At CLICKON, we love working with brands to tell important and inspiring stories, whether that’s with personal stories from the American Navy or live beauty events on TikTok, the content considers the audience first. What do they want to see? As Adam Puchalsky put it at the Royal Television Society’s event this week: “If it’s good, I’ll watch it, it doesn’t matter who paid for it.”
Also, it’s worth building your content as a series rather than one-offs which builds predictability and consistency with your audience. This can bring them back regularly or keep them hooked for longer.
Collaborative & creative
Developing and producing brand funding should be a collaborative and creative process but it needs to be realistic. It’s important to consider resources, time and clearly manage the scope and expectations.
A brand can work closely with the content producers and influence storylines and casting etc. but it’s also common for brands to put editorial trust in their partners and not get too involved with the story. Setting parameters for partners and brands from the outset is essential for clarity on the scope. Take the time to outline where you can and can’t go.
It has to be a topic the broadcaster or platform is interested in and needs to be relevant to their audience. It should be organically woven into the platform or channel IP. How heavy handed you are with product placement depends on the platform and genre.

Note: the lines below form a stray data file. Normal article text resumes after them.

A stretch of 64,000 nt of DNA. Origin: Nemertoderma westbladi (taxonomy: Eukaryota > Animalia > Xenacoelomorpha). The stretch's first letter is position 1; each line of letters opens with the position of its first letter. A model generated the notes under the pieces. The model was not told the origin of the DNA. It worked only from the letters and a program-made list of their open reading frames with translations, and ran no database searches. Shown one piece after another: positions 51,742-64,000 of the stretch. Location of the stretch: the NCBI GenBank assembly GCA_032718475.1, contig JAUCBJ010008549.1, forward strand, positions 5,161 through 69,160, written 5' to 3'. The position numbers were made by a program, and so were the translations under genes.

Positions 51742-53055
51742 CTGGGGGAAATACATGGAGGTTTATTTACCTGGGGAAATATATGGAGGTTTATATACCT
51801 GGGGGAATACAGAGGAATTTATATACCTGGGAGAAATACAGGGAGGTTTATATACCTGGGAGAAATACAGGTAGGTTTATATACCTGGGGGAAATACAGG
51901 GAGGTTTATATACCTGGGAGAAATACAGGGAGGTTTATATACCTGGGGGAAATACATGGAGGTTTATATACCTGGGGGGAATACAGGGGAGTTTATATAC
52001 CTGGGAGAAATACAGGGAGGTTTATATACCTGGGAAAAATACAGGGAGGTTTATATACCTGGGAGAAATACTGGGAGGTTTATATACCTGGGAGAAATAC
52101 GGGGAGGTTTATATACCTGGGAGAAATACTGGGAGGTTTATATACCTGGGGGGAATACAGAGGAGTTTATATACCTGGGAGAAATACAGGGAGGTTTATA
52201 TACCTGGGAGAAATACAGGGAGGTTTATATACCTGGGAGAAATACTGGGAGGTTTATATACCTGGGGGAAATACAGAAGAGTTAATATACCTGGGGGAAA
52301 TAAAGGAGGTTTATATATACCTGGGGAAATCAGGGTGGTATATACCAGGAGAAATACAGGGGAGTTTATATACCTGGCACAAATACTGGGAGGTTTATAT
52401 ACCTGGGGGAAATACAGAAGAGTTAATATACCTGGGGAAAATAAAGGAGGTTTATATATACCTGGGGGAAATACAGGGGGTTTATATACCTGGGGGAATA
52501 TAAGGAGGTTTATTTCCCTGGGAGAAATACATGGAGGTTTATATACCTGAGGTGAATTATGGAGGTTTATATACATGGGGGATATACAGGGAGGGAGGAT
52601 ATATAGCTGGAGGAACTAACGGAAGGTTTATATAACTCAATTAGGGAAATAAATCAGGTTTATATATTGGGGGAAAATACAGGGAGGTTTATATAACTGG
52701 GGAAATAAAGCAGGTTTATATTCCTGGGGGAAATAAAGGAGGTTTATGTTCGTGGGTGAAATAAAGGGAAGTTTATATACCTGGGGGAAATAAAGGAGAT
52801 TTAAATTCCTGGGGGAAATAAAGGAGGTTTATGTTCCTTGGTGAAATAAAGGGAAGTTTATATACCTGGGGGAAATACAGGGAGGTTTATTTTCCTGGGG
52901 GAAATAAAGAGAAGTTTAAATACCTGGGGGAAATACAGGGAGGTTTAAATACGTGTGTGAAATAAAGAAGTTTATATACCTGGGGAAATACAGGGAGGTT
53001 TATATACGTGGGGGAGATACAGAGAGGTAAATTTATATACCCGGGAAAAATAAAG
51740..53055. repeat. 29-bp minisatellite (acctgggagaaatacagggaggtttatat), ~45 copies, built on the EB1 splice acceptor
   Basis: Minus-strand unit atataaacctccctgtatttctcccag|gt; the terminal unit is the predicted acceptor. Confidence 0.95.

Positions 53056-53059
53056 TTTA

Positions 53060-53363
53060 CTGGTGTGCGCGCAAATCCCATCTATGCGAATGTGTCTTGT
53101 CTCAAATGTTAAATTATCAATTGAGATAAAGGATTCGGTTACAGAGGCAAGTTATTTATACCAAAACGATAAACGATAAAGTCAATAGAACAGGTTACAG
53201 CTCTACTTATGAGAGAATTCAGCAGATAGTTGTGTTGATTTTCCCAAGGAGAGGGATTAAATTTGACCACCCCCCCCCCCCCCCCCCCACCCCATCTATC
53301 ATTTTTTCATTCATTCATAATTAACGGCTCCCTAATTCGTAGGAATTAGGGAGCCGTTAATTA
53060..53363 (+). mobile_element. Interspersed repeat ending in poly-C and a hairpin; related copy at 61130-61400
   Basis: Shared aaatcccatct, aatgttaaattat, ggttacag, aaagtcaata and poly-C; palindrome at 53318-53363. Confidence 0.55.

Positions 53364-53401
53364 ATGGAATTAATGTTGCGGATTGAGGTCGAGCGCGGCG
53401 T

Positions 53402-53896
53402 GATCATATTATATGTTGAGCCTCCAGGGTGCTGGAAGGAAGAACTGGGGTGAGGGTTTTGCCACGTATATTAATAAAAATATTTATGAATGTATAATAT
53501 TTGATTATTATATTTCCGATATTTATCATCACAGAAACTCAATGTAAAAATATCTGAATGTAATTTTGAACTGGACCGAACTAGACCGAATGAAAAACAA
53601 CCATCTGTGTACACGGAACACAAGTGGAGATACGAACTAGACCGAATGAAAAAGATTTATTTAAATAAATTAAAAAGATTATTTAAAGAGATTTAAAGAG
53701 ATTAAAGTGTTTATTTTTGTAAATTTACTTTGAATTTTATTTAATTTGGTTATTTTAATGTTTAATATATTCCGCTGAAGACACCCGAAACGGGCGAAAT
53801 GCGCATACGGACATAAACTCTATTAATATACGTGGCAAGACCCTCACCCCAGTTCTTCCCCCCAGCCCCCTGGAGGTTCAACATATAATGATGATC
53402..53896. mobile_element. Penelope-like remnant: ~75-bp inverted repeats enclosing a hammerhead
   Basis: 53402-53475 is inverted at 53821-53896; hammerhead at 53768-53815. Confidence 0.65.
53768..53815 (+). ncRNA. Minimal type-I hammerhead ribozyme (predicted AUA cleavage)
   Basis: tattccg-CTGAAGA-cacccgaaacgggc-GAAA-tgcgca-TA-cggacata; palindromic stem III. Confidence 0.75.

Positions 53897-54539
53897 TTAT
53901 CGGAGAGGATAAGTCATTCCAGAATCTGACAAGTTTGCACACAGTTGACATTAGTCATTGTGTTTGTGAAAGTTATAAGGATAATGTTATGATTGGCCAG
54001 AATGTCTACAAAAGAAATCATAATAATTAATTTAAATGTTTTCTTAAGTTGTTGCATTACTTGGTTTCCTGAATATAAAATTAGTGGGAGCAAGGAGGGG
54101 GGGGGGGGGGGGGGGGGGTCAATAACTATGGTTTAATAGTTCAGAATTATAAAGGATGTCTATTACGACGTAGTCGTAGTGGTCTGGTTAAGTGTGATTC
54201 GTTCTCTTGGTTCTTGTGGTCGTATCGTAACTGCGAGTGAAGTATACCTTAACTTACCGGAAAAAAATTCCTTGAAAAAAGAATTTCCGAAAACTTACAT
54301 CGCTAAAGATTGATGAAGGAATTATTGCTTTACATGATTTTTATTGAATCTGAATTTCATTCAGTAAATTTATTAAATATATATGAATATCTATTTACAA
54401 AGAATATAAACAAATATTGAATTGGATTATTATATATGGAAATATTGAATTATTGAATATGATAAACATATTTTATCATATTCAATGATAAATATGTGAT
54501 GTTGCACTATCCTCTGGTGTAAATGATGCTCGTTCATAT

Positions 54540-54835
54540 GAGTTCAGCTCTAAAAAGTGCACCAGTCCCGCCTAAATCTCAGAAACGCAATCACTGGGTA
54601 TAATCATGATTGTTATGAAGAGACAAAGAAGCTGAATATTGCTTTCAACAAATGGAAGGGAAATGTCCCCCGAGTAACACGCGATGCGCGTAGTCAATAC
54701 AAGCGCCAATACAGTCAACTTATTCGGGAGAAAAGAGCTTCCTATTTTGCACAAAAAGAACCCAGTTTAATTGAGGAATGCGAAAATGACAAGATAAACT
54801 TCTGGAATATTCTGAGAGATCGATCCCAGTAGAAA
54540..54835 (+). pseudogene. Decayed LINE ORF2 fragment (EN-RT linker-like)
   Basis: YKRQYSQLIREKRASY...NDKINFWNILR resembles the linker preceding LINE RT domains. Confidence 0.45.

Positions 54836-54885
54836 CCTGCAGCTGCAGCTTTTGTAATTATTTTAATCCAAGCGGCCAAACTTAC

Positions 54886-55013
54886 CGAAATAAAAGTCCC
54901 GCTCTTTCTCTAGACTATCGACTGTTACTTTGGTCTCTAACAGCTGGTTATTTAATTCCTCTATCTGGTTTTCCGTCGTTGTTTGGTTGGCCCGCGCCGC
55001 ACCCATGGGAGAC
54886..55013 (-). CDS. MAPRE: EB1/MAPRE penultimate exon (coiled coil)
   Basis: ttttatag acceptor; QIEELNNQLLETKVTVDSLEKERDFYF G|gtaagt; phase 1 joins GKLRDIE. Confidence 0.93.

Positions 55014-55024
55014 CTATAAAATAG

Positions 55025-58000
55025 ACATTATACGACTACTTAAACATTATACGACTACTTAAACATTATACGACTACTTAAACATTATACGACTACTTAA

Direct to audience
In an increasingly privacy focussed world, branded entertainment can supply a raft of first party data and direct communication with consumers. To do this well, it’s important to speak to the audience in the right way and consider the sensibility of a production company or channel and its audience.
It offers a raft of opportunities to connect with consumers from the first broadcast transmission to the long tail achieved through a digital presence on bespoke platforms like Biites, to track engagement and interaction. It’s possible to repurpose content across both traditional and digital channels from TV ads and podcasts to Instagram stories and TikTok trends. Branded content can ultimately live forever.
Across a variety of channels
Branded Entertainment can exist on the streaming platforms. It’s still a more complicated journey for brands to infiltrate the worlds of Netflix and Amazon, but there are ways through unpaid product placement, acquired rather than commissioned shows, and co-marketing campaigns around the title.
We’ve been working with Lenovo on a successful series called Lenovo Late Night I.T. which initially ran across digital channels and then got picked up by Bloomberg TV. For quality and engaging content, the opportunities are abound.
As Sam Glynne shared at the event, “the best branded entertainment is a healthy and symbiotic relationship with the brand that can be scalable and returnable. And like any relationship, it has its ups and downs and you have to work hard at it.”
I whole-heartedly agree with Sam, and even take it a step further, that in the digital space brand funded entertainment is evergreen multi-purpose compelling content, which authentically connects brands with consumers through inspiring stories.
Richard Wilson is CEO at CLICKON. For more information visit: clickon.co
This article originally ran on Little Black Book.